Scientists have been watching the Etna stratovolcano, located on the east coast of Italian Sicily, since ancient times. However, until now, the cause of the constant “migrations” of his vent from place to place remained a mystery.
Valerio Acochella from the University of Rome, together with his colleagues, managed to uncover this phenomenon by studying the history and traces of the last several volcanic eruptions in 2007.
Since 1971, the main crater of Etna has been southeast. But during the November eruption, which ended the period of volcanic activity in 2007, the magma came to the surface in another place, shifting to the southeast. In 2011, a new vent was finally formed, located a few meters from the former crater.
To find out why the crater “moves”, Akochella and his team conducted a geological excavation and turned to GPS satellite data. The collected material allowed scientists to draw up a map reflecting the density and other properties of the rocks around these vents. The resulting map showed that the rocks of the northwestern slope of Etna are characterized by instability and are likely to “fail” deeper and deeper into the bowels of the Earth under the influence of the periodic activity of the volcano.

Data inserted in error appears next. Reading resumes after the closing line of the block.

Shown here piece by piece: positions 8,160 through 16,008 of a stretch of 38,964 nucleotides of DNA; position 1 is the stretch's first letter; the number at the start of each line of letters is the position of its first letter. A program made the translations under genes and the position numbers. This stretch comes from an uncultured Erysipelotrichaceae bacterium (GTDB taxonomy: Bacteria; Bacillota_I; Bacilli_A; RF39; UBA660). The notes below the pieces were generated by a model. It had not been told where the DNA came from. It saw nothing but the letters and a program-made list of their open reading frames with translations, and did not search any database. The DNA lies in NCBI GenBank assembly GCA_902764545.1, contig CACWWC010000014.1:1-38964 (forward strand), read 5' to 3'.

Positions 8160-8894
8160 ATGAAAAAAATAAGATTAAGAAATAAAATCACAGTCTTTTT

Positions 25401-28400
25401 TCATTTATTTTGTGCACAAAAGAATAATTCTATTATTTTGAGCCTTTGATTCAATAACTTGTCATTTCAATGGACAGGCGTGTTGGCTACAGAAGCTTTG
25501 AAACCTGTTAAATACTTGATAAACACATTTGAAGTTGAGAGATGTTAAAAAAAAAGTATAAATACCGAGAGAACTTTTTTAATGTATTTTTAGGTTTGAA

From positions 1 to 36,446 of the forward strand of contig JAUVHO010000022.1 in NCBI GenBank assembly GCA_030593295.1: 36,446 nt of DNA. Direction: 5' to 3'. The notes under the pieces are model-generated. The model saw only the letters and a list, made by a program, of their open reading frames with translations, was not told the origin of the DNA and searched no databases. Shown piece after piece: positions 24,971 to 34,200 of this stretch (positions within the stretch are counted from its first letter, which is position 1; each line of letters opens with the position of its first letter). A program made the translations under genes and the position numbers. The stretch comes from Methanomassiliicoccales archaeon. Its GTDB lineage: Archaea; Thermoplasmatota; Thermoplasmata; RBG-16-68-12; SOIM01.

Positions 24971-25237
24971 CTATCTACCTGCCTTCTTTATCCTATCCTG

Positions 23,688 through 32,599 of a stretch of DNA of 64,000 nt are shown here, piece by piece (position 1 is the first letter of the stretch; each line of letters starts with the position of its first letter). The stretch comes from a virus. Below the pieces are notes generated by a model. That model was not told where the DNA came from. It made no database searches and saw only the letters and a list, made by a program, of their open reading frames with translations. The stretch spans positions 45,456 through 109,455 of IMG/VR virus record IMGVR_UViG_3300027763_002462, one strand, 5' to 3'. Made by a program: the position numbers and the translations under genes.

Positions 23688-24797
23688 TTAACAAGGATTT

According to geologists, this process can be directly related to the fact that since the second half of the 20th century, the eruptions of Etna have become noticeably more frequent. In addition, the current position of the vent means more powerful and frequent eruptions compared to the past. As it moves further, they will only increase. Maps created by scientists can help predict future changes to the volcano and assess its danger to the inhabitants of Italy.